THE WILD AND WONDERFUL AFFAIR
The inside story of Manhattan art-house film
Plus: Japanese Mini Film Festival
Saturday, May 8, 2010 @ 3-7 PM and @ 8-10 PM
Sunday, May 9, 2010 @ 3-5 PM and 7:30-9 PM
THE WAH Center (Williamsburg Art & Historical Center), Williamsburg, Brooklyn, NY is pleased to present a two day event, which includes a talk and book signing by Toby Talbot followed by a talk on Japanese Cinema and Literature by Dr. John Gillespie followed by four outstanding Japanese film screenings.
The event will begin with a talk on her newly published book by Toby Talbot, THE NEW YORKER THEATER AND OTHER SCENES FROM A LIFE AT THE MOVIES. In this lively memoir, Toby Talbot reveals the inside story behind the pioneering art house she and her husband Dan Talbot managed through the sixties and early seventies. It was a golden age in cinema, French New Wave making a big splash on the screen, and a turbulent time in politics, with the uprising of Columbia University in 1968.. The Upper West Side hub became a kind of wild cinema university, attended by viewers from the five boroughs, along with Woody Allen, Martin Scorsese, Susan Sontag, Andrew Sarris, and Pauline Kael. The Talbots also dsitributed political films, such as Bernardo Bertolucci's BEFORE THE REVOLUTION, and documentaries such as SHOAH and POINT OF ORDER. Talbot enhances her stories with selections from the New Yorker guest books, photographs, and program notes by Jack Kerouac, Jules Feiffer, Peter Bogdanovich, Jack Gelber, and Harold Humes.
Toby Talbot, a native New Yorker, and her husband Dan Talbot first owned and ran the New Yorker Theater in the 1960's, then Manhattan's Cinema Studio and Metro Theater in the mid-1970's and early 1980's. They currently own and run Lincoln Plaza Cinemas on Manhattan's Upper West Side. Talbot is the author of A BOOK ABOUT MY MOTHER, EARLY DISORDER, as well as numerous children's books, and many translations. She now teaches documentary film at the New School University in New York.
Talbot's talk will be followed by a lecture by Dr. John Gillespie on THE JAPANESE CINEMA AND LITERATURE: FOUR POLARITIES.
Dr Gillespie contends that four sets of tensions or polarities can be said to characterize artistic expression in Japan. While these polarities may not necessarily be unique to Japan, their particular presence and dynamic within the Japanese context serves to make Japanese artistic expression-including, of course, Japanese cinema and literature-strikingly rich and evocative.” Dr Gillespie hopes that some insight into these four polarities-interior/exterior; poetry/prose; aristocratic/popular; and fiction/fact-can provide a means to more deeply appreciate the very fine films on our program.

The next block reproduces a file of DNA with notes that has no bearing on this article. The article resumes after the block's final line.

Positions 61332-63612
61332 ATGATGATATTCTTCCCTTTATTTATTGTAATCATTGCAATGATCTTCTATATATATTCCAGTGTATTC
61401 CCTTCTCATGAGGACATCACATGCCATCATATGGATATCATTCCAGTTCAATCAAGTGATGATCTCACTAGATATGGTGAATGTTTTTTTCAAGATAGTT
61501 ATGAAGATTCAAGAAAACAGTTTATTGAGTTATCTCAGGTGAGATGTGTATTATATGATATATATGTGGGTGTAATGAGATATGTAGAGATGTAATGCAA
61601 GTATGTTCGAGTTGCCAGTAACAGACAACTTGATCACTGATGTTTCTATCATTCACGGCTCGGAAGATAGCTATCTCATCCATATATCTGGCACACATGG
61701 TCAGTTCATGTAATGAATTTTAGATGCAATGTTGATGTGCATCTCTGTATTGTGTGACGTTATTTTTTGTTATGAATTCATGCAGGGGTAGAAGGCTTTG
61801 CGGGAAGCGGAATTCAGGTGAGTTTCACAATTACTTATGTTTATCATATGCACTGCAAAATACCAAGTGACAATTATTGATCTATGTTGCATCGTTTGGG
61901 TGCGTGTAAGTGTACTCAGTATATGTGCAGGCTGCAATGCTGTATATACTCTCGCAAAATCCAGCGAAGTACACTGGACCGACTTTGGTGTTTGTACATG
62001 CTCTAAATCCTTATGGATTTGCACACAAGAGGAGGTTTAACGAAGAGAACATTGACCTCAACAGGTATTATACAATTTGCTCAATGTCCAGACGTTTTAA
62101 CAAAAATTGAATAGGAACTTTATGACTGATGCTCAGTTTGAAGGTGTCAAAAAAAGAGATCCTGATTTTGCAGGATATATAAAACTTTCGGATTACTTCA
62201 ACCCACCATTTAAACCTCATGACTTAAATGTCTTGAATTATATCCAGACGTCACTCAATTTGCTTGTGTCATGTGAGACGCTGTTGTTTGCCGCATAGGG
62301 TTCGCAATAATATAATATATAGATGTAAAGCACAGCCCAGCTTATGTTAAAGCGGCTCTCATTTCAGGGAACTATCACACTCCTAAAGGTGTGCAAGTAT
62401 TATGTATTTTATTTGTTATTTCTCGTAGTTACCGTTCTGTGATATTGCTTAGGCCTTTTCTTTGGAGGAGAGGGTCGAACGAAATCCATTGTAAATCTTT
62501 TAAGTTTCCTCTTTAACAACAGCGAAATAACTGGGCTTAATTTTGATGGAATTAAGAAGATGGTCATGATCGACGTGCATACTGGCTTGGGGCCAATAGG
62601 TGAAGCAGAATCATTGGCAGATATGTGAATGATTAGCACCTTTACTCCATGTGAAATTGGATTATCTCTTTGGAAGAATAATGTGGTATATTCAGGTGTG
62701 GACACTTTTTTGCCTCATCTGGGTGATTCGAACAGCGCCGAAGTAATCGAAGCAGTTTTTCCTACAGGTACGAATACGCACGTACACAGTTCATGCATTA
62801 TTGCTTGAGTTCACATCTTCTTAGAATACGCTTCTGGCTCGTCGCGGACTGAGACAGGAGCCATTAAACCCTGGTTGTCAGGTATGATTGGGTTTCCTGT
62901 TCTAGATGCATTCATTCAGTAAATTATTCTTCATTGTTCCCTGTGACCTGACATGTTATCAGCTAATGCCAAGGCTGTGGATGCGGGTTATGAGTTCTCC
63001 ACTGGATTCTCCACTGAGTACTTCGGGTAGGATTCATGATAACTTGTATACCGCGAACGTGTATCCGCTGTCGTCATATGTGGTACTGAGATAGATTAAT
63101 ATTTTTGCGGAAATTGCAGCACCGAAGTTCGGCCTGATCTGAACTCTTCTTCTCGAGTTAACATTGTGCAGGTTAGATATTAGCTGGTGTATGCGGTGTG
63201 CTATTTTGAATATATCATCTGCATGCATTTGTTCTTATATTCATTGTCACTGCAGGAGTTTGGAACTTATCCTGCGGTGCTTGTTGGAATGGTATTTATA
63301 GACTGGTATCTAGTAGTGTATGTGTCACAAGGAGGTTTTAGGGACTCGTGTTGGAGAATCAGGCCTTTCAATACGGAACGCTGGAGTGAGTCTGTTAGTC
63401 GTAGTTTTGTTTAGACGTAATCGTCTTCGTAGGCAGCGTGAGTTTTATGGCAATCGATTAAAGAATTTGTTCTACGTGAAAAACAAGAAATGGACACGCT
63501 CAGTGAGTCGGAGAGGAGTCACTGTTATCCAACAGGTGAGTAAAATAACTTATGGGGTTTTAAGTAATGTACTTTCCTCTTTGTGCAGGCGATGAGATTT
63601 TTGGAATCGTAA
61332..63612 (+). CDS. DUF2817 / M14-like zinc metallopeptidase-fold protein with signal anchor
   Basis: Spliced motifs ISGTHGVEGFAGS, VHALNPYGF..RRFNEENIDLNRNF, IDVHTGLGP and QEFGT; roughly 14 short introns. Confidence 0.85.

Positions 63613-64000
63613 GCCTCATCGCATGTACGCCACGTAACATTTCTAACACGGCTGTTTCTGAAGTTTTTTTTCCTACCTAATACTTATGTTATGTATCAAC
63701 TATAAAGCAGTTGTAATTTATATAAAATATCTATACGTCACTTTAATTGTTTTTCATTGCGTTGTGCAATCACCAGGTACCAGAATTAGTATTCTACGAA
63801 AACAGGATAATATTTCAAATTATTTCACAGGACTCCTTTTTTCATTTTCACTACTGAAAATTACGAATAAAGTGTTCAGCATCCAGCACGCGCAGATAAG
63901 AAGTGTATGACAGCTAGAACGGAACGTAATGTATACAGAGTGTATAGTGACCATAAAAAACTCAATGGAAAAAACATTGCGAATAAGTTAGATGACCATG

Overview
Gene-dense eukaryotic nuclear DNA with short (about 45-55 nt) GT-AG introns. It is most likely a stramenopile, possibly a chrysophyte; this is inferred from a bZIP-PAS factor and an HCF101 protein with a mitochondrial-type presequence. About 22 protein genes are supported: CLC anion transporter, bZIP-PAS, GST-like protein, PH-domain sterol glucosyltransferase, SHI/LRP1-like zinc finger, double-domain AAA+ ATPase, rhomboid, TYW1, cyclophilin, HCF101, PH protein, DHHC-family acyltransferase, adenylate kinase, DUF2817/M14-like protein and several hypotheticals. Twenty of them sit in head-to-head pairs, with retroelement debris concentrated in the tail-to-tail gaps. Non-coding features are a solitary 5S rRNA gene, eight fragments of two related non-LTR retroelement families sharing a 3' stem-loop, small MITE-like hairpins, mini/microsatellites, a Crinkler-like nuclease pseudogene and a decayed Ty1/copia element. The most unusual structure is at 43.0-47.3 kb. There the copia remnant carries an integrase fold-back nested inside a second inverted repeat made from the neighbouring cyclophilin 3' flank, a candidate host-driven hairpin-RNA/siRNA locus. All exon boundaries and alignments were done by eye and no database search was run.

Born in Louisville, Kentucky, and raised in Japan, Dr. Gillespie graduated from the Canadian Academy in Kobe, Japan. He majored in Literature and Philosophy at Houston Baptist University and subsequently conducted research for one year each at the University of Heidelberg in Germany, the University of Paris in France, and Kyoto University in Japan. In 1979, he earned a Ph.D. in Comparative Literature and Culture at Indiana University. He has taught at the University of the Pacific, Ohio State, Southern Illinois, and St. John's University, and from 1986 to 1989 served as Director of the Japan Film Center and the Performing Arts Program for the Japan Society in New York. He is the author, with Yoichi Sugiura, of two books: Traditional Japanese Culture and Modern Japan (1993) and A Bilingual Handbook on Japanese Culture (Tokyo: Natsume-sha, 1999, 2004). And outside the U.S., Dr. Gillespie has worked extensively in East and Southeast Asia--particularly in Japan, Singapore and Hong Kong--and in Europe, and he writes frequently on cross-cultural management and related issues, such as U.S.-Japan trade.
Schedule of the Events:
Sat. May 8 @ 3 PM - a talk on the newly published book THE NEW YORKER THEATER AND OTHER SCENES FROM A LIFE AT THE MOVIES by Toby Talbot and a book signing.
Sat. May 8 @ 4:30 PM - a talk on The Japanese Cinema and Literature by Dr. John Gillespie followed by a film,LATE SPRING by Yasujiro Ozu (1949, 108 minutes): It is Ozu’s masterpiece. It is a subtle, eloquent tale of filial devotion and parental sacrifice.
Sat. May 8 @ 8:00 - a talk on The Japanese Cinema and Literature by Dr. John Gillespie followed by a film, THE EEL by Shoei Imamura (1996, 117 minutes): a story about rage, crime, and the possibilities of redemption.
Sun. May 9 @ 3 PM - a talk on The Japanese Cinema and Literature by Dr. John Gillespie and followed by a film, AFTER LIFE by Hirokazu Koreeda (1998, 118 minutes): is set in a way station where the souls of the recently deceased are processed before entering heaven. "Heaven," for the film, is a single memory from one's life.
Sun. May 9 @ 7:30 - a talk on The Japanese Cinema and Literature by Dr. John Gillespie followed by a film,FIREWORKS by Takeshi Kitano (1997, 103 minutes): is about a violent and unpredictable police detective who quits the force after a terrible incident that results in his partner becoming confined to a wheelchair. After his retirement he spends much of his time looking after his beloved wife who has leukemia. He has also borrowed money from the Yakuza to pay for his wife's needs, and is having difficulty repaying them. Meanwhile, his partner takes up painting and creates works of art that are surrealistic and beautiful.